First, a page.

By the time a candidate is brought in for an interview, initial screening through a resume and frequently a phone interview, have already warranted them a good match for your company – on paper that is. The objective of bringing the applicant into the office for an interview, is to get a clearer picture of their personality, work ethic and values. To do so, you’ll need to elicit open, honest answers from the candidate.
Any candidate that makes it to the in-person interview stage is capable of doing their research, preparing for questions and prepping answers they believe the employer wants to hear. While this demonstrates commitment of time and consideration prior to the interview, you also want to ensure that the potential hire can think on their feet.
As Mark Angott, President for Angott Search Group explained, the best way to draw unrehearsed answers is to ask unanticipated questions. “A few standard questions may be necessary to equal the playing field among candidates,” said Angott. “However, asking targeted and unexpected questions during an interview can produce genuine, natural responses that are more indicative of the job seeker’s true character.”
Angott recommends considering the following unanticipated questions to find top talent who are the best cultural fits for you and your company:
1. What were you doing on your very best day at work?
As Fast Company reported, Lori Goler, head of people at Facebook asks most candidates this question who interview with the social media giant. She explained that it’s a question that reveals a candidate’s strengths and talents, which can then be compared against the company’s needs.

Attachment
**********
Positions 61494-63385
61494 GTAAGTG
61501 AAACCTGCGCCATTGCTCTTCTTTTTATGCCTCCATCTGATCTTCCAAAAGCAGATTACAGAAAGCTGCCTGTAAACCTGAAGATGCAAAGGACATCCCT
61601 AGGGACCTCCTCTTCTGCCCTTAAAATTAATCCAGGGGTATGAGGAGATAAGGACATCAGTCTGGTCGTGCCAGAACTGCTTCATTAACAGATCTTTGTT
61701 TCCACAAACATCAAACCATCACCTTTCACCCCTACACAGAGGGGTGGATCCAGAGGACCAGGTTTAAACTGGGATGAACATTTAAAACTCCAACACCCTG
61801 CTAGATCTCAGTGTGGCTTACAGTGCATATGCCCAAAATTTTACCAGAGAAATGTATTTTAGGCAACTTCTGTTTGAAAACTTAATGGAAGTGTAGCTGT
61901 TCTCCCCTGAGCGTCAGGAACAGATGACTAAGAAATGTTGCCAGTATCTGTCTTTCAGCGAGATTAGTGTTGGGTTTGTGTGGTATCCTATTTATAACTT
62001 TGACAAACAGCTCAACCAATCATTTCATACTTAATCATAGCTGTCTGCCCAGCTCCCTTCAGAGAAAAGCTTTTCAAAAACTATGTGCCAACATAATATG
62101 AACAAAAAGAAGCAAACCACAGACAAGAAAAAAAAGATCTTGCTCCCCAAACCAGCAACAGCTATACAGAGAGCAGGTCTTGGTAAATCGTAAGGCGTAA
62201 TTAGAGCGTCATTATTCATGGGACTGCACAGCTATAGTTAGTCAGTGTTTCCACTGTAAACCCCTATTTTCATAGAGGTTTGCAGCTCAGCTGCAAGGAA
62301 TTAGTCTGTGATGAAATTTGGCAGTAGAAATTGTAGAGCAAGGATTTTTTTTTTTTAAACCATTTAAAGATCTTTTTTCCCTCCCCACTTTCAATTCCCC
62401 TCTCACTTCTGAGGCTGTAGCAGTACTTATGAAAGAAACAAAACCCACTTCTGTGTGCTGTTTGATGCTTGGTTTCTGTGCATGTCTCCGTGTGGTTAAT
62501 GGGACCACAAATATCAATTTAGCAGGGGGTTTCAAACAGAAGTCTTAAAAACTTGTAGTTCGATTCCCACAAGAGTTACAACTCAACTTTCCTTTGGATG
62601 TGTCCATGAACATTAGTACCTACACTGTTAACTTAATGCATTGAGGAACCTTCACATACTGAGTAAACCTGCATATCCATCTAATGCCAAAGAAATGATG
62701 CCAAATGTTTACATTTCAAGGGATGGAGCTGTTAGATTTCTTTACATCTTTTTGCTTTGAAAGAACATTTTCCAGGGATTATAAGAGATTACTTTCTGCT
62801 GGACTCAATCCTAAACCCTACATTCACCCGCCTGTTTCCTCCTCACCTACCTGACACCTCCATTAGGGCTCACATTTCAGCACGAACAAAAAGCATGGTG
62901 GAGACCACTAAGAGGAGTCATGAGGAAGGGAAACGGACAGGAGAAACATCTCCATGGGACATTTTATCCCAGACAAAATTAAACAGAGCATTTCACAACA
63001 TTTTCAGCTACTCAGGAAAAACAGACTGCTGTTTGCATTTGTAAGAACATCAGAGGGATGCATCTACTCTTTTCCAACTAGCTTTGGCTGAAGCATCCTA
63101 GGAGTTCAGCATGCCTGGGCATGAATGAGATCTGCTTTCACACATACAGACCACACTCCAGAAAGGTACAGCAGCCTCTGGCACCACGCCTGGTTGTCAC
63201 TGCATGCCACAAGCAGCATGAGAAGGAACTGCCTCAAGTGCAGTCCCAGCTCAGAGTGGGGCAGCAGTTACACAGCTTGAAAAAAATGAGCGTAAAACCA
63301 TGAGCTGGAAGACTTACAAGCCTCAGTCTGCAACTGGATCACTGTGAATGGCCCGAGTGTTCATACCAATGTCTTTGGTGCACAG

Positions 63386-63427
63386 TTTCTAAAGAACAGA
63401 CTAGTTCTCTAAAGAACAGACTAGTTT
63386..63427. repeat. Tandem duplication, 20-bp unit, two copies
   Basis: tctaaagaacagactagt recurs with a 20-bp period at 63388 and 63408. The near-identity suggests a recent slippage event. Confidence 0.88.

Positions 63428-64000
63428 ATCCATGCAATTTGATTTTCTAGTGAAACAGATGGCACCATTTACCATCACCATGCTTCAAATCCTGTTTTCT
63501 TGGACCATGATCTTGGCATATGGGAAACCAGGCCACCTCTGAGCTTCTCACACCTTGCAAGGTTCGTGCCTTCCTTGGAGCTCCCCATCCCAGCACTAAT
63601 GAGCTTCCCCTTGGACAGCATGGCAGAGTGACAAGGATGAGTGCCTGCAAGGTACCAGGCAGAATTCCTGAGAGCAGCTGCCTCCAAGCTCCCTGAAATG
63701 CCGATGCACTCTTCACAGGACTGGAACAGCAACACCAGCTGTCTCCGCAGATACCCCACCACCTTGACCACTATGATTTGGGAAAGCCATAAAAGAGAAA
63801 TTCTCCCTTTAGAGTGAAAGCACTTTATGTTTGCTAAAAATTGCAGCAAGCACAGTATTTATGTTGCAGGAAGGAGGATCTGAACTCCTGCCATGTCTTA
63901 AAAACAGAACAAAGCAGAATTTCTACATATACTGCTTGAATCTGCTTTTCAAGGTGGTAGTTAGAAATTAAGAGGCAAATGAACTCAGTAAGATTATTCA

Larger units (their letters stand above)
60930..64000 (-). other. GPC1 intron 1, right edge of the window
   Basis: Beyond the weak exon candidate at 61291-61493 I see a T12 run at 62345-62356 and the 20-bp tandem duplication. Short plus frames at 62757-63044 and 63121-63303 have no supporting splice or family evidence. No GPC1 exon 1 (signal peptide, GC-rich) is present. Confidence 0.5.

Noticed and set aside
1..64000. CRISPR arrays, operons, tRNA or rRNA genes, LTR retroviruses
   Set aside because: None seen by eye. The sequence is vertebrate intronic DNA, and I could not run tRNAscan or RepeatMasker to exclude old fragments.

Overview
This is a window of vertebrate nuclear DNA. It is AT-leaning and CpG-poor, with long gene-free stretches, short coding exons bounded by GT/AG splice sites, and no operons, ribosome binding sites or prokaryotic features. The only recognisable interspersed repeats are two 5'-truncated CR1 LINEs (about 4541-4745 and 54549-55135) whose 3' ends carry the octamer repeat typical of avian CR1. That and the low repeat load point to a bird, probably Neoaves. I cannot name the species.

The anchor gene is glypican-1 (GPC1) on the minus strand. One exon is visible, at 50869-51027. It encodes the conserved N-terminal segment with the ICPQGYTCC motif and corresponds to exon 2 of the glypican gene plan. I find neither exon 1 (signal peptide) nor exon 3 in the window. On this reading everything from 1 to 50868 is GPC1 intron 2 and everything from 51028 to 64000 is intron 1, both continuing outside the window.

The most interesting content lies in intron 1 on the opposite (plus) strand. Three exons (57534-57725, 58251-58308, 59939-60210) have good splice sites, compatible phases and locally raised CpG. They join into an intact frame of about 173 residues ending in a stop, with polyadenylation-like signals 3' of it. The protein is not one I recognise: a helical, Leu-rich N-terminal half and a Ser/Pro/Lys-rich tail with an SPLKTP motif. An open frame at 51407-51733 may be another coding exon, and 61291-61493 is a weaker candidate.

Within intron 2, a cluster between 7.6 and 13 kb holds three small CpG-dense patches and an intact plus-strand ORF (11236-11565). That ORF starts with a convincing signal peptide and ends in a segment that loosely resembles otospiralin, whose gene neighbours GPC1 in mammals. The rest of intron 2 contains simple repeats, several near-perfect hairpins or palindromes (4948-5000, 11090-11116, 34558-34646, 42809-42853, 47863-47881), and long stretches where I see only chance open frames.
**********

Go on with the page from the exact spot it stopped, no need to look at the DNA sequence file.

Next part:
Required to think critically and dig deep, interviewees will likely land on a day when they were the last one in the office, solving a long-existing problem or making a crucial breakthrough on a project. These snapshots into their past work experience can provide insight on how they will contribute to your company’s bottom line and succeed in their career. Keep in mind however, that even non-monumental examples can be indicative of solid, consistent work ethic.
2. What was the most interesting encounter you’ve had in the past few months?
This unexpected interview question serves two purposes. First, you’ll discover how the candidate responds and reflects on an experience that stood out to them. Was it an inspiring conversation with a homeless man? Or was it a tech discovery that unlocked a helpful shortcut? The encounter they choose, as well as their response, may demonstrate innovation, problem-solving or any other number of skills important to the job in question.
Secondly, the answer to this question will draw out creativity in top recruits. Important attributes for any successful employee, are creative thinking and the ability to ask questions, as CEO of the American Heart Association Nancy Brown told Fortune. Engaging in conversation and analysis is what she considers the “catalyst” to assessing all that might be possible.
3. What did you do on the day after Hurricane Irma or other major event?
Jodi Kantor, New York Times correspondent noted in Quora, that what you truly want out of any interview is the real-life experience of a person. When candidates can respond using true experiences they have been through, you will get the most telling and illustrative answers. A response to a natural disaster is telling yet not personally invasive, such as asking how the candidate spent the day after the 2016 election.
This targeted, straight forward question will elicit some of the most candid responses. As Kantor explained, hypothetical questions that have traditionally been common in interviews will not provide the answers you are looking for. Asking the candidate to describe their reaction to a major national or international event goes further than traditional “what if” questions.
“Again, asking the unexpected questions can help paint a full picture of your candidate,” concludes Angott. “From the way they think, react and respond, an answer to this kind of question conveys true character through spontaneity.”